These mites live mostly on the underside of leaves, so they are difficult to detect at first, but since they live in colonies and multiply quickly, their effects are soon noticed. They poke through the underside of leaves and drink out the chlorophyl and other fluids, leaving a light, translucent dot on the top of the leaf. Enough of these little creatures on a leaf and it will dry up, turn yellow, and fall off. One good way to determine if you have an established colony on your plant, is to look for fine webbing around the edges of the leaves.  This is especially common in house plants, but can occur outside too, on strawberries, beans, melons, aubergines, tomatoes, many flowers and even trees.

Spider mites like hot, dry conditions best, so an indoor windowsill with no natural enemies about is a perfect place for them to set up a colony and multiply rapidly. In some cases, a species of plant-feeding mites will be accompanied by a species of mite that feeds on the plant-feeders, creating a miniature food chain, right there on your windowsill!

Spider Mites Life Cycle

Most mites last over winter as eggs, stuck to the leaves and bark of their host plants. They hatch in early spring, when temperatures rise, and leaves begin to turn green. The larvae are very tiny, six-legged creatures that last only a few days before moulting into nymphs, an eight-legged, still tiny version of their adult form. They will moult two more times as they grow, becoming adults after the final moult.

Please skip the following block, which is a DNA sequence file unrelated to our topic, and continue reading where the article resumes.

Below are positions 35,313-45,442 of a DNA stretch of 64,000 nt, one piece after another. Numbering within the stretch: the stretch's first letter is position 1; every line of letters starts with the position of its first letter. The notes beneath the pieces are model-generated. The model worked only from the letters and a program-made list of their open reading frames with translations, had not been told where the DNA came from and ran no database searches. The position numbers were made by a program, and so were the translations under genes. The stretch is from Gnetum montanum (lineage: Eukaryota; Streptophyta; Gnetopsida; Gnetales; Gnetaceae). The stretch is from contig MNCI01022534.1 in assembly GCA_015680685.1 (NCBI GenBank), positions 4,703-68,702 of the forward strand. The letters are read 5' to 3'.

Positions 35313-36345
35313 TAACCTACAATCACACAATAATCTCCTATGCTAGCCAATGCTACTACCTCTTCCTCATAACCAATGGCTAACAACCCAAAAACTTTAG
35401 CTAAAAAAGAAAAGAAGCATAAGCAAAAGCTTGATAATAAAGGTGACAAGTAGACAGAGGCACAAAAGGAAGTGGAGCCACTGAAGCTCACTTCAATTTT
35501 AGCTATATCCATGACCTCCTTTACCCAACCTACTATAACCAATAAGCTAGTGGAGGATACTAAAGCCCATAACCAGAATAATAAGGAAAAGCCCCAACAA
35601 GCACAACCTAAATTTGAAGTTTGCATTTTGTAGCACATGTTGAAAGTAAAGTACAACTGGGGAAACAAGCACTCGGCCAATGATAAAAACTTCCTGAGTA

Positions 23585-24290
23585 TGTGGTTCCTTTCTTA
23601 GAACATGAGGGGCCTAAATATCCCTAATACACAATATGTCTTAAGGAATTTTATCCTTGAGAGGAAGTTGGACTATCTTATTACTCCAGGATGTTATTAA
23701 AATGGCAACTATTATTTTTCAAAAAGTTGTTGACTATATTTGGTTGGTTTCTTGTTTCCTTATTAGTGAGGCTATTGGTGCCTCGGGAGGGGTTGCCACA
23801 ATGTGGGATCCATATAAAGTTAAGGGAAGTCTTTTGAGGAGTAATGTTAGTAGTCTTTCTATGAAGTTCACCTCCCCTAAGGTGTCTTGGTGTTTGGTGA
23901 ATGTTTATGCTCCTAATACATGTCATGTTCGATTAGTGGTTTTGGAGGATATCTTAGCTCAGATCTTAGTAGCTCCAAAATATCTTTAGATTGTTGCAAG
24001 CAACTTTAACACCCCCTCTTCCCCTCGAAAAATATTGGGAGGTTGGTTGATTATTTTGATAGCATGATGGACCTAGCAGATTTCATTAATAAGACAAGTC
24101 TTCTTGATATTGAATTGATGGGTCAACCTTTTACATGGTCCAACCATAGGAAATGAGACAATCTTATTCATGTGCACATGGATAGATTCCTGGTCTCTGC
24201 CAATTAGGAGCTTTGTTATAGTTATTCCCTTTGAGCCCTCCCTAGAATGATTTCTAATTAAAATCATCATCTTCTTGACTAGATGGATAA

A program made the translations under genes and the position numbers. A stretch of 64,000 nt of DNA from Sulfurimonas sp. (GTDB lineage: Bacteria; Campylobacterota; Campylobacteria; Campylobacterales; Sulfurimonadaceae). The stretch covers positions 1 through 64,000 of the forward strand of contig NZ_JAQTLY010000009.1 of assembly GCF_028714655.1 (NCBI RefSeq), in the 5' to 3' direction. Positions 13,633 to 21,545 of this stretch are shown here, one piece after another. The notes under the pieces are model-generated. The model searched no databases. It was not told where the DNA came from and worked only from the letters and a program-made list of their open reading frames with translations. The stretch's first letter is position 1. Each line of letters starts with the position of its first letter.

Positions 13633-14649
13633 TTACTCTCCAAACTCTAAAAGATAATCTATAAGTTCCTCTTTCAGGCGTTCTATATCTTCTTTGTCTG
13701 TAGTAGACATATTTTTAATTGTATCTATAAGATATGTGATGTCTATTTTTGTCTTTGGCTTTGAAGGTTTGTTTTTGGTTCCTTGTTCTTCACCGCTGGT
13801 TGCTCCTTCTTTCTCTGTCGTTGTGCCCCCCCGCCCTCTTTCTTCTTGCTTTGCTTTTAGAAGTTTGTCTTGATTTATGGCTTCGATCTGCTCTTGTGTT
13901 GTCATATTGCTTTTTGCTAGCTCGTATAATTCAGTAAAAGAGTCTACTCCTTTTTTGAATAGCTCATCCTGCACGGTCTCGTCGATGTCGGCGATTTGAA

Female spider mites can produce up to 300 eggs in a couple of weeks after reaching adulthood. A new egg can grow to adulthood in as little as five days if conditions are favourable, and the hotter and dryer the weather is, the more prolific they are. A spider mite colony can produce several overlapping generations per year, with some of these new individuals moving from one plant to others by ‘surfing’ on air currents using their webs. It is important to dispose of dead or heavily infested plants carefully, so as to avoid infesting others.

How to Identify Spider Mites on Your Plants

The first sign that you have a problem will be tiny light spots on the leaves, usually yellow or light brown in colour, where the juices had been sucked out of the leaf from below. With more infestation, the leaves will yellow and dry up, sometimes falling from the plant altogether. The plant itself may stop growing.